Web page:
No. 2 on My List: The Coast Starlight.

OK, I’ll admit it: while it may be in second place on this list, the Coast Starlight is my personal favorite of all Amtrak long-distance trains. But, since the criteria here is “Most Scenic”, it would be a bit of a stretch to give the Coast Starlight top billing in this specific category, too.
 
For me, the real attraction of this train is the Pacific Parlour Car, included as part of the Coast Starlight consist. It’s the only Amtrak train with one of these beauties, which provide a glimpse into the past and are a wonderful and–yes–a luxurious addition to the rail travel experience.

Still, there’s no doubt that the scenery is pretty special. And there’s also the famous horseshoe curve just north of San Luis Obispo. Strictly in terms of the scenery, the Coast Starlight is still a great ride, running daily in each direction between Los Angeles and Seattle. As often as I’ve ridden this train, I’m always amazed at the variety to what’s passing by outside the window during the 36-hour journey.

Heading south out of Seattle, the train runs along the shore of Puget Sound. On clear days, Mount Rainier, snow-capped mostly all year ’round, looms off in the distance on the left side of the train.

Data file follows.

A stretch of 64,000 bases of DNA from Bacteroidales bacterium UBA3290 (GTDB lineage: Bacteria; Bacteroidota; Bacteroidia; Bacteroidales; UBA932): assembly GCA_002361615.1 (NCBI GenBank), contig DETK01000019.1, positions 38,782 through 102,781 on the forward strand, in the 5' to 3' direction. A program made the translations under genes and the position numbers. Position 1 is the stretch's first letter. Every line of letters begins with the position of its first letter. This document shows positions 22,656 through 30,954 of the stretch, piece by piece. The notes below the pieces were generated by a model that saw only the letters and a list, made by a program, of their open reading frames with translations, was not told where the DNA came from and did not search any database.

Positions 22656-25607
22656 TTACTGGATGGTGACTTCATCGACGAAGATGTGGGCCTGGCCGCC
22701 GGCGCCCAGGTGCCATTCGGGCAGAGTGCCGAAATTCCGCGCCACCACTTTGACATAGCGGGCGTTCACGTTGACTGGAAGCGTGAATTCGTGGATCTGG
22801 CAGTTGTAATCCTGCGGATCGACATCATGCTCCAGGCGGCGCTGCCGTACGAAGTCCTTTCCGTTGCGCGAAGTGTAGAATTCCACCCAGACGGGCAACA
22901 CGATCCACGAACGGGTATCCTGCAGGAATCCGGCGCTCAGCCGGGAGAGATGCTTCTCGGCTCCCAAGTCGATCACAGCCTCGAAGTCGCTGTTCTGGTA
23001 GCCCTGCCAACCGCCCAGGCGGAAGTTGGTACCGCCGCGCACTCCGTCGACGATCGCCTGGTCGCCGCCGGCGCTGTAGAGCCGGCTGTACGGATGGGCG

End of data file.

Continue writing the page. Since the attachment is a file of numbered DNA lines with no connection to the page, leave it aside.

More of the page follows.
After a stop at Olympia, Washington, the state capital, the train crosses into Oregon and continues south to Salem, that state’s capital city. From there on, through the rest of the daylight hours, the the Starlight passes through beautiful country: pine forests and broad lakes (on the left side).

The next day, the Coast Starlight passes through the broad central valley which is where an astonishing amount of the nation’s fresh produce comes from. In the afternoon, the train begins it’s final run down the coast to Los Angeles, with the Pacific Ocean right outside your window on he right side of the train.
 
This is such a nice ride, particularly because of the parlour cars, that I almost always get back to LA from the east by taking the California Zephyr to Davis, California … spending the night there, then catching the southbound Coast Starlight the next morning.